Patricia Arquette, Alyssa Milano push Congress to move Equal Rights Amendment

Wave of women elected to Congress want to amend the U.S. Constitution.

The historic wave of women elected to Congress last year want to amend the U.S. Constitution.

House Democrats have revived a push to ratify the long-stalled Equal Rights Amendment, holding a congressional hearing on the measure Tuesday for the first time in 36 years. If ratified, the amendment would explicitly outlaw sex discrimination in all areas of American life.

"We are equal, but we need to be put in the Constitution," said Toni Van Pelt, president of the National Organization for Women. "We need to be recognized. And we need men to stand with us."

Congress approved the amendment in 1972, sending it to the states for ratification, but it failed to win approval from at least 38 statehouses before the statutory 1982 deadline.

"We’re going to have a fight about the time limit," Van Pelt said of House Democrats’ legislation to rescind the deadline.

"It really should be personal for every woman, and it should mean a lot to every man who loves women or who cares about equality at all," actress Patricia Arquette, who testified during Tuesday's House Judiciary Committee hearing, told ABC News Live.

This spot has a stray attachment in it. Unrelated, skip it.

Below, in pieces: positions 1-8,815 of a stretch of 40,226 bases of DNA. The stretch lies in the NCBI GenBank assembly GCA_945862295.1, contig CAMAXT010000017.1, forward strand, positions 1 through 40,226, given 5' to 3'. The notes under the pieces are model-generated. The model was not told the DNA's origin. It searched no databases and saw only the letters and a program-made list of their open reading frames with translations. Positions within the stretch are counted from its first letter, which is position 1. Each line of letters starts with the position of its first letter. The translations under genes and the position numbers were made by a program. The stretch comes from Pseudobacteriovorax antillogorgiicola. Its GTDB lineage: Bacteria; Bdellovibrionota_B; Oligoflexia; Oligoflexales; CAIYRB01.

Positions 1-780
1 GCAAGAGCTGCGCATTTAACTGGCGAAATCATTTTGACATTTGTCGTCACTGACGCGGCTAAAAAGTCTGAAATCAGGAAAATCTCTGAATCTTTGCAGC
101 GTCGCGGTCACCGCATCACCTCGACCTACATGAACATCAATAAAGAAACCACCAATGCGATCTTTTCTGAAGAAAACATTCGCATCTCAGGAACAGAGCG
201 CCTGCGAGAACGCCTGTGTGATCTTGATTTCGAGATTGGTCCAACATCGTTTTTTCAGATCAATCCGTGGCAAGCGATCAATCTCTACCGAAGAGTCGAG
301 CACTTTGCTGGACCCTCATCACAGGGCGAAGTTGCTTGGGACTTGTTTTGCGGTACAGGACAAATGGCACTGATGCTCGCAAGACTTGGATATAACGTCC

"On the outside, you think that when you look at America women have equal rights," Arquette said. "But when you start picking it apart -- at all the ways women are falling through the cracks -- you start to think maybe we aren’t really equal?"

Opponents of the amendment call it unnecessary and warn that it would be used to lift restrictions on abortion, endanger privacy by lifting gender designations for bathrooms, and eliminate existing state-level protections for women.

"The ERA will build a wall -- a wall that will actually do something against the never-ending assault on our rights from the current or future presidents," actress and activist Alyssa Milano said.

"Ratifying an ERA will say to the nation and to the world that the most important document in American history refuses to allow any person to be discriminated against because of who they are," she said.

In the years since 1982, several states have tried to nullify past support for the ERA while others have launched renewed pushes to ratify the measure. Last month, Virginia came up one vote short of becoming the 38th state to ratify the ERA.

"We think we’re going to take Virginia next year. We’re holding men’s feet to the fire. We want them to stand with us and get it done," Van Pelt said.

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